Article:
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Acacia semilunata

Acacia semilunata prefers a well drained moderately fertile soil in an open sunny position. This showy plant is both frost and drought tolerant. It is suitable for planting in coastal and inland regions, preferring tropical and sub-tropical zones. Once established it has low water requirements. It responds well to mulch and an occasional deep watering during dry periods, particularly for young plants.

Often this wattle is planted in parks and gardens as a specimen or used along borders for screening. The foliage is attractive all year round. And the long flowering period makes for great winter colour.

This species is similar in general appearance to Acacia cultriformis. However, it is distinguished as having hairy branches, and phyllodes green, rather than the glaucous covering (whitish bloom) on the phyllodes which is very evident on Acacia cultriformis.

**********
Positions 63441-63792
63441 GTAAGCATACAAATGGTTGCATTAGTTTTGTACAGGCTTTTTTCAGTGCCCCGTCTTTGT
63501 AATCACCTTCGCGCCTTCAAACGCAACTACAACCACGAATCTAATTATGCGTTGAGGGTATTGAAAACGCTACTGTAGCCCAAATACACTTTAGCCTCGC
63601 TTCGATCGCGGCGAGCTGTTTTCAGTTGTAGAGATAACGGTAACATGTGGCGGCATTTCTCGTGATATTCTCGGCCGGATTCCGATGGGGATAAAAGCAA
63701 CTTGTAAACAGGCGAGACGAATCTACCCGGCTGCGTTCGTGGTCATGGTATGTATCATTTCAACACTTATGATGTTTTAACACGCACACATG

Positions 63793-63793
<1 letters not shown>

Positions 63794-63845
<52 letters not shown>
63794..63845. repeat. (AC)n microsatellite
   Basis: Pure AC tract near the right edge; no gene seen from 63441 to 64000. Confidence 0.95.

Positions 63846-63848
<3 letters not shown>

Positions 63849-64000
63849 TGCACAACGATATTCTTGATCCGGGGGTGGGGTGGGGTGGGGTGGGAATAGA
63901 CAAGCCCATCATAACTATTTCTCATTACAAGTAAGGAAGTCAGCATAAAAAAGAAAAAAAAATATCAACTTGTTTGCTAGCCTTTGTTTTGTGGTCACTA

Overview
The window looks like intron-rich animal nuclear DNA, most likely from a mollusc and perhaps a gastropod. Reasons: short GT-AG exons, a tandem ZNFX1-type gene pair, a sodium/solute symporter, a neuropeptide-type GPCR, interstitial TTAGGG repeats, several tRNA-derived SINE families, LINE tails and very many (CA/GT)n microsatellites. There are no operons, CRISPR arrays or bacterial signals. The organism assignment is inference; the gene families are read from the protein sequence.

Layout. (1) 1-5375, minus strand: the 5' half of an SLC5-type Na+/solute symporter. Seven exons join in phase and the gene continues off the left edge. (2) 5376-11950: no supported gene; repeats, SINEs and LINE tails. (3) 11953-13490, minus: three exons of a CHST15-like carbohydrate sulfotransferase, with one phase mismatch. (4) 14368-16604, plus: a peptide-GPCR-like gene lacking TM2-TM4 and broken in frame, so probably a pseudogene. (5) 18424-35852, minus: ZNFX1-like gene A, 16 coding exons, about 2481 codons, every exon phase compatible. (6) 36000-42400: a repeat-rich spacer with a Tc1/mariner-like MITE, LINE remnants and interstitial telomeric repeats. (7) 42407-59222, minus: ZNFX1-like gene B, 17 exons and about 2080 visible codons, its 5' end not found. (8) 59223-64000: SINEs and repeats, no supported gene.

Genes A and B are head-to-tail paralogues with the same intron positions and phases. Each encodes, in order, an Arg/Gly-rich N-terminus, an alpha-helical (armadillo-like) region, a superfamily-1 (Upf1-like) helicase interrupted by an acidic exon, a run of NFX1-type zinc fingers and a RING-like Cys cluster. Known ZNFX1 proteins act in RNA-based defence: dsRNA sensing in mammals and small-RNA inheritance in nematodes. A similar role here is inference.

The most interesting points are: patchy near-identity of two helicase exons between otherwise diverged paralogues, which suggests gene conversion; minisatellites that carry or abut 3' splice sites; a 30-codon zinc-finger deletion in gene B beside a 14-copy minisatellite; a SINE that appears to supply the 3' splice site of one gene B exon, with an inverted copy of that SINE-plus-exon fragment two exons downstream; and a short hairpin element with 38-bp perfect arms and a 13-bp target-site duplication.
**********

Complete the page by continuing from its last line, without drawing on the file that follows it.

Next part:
Common nameCrescent-leaved wattle
Scientific nameAcacia semilunata Maiden & Blakely
FamilyFabaceae - Mimosoideae
Etymology

Genus: Acacia - from Greek acacia, ace or acis, a point or thorn.

Species: semilunata - nearly crescent shaped.

DistributionConfined to the Darling Downs District, Queensland
Native habitatGrows in eucalypt communities on plains in sand or sandy loam or on low rocky hills.
DescriptionAn erect shrub which may reach 2-4 m high by 1-3 m across. This species has reddish coloured branches covered in loose white hairs. The leaves are narrow, glaucous, greyish phyllodes. They are broadly sickle-shaped and up to 3 cm long. The bright yellow ball flowers are borne in racemes in the upper leaf axils and terminally.
Flowering/fruitingSmall bright yellow ball-shaped flower heads appear in clusters during July-September. The seed pods mature between September-November and are 5-8 cm long.
Location in gardenWattle Garden beds 120, 121, 128, 131.
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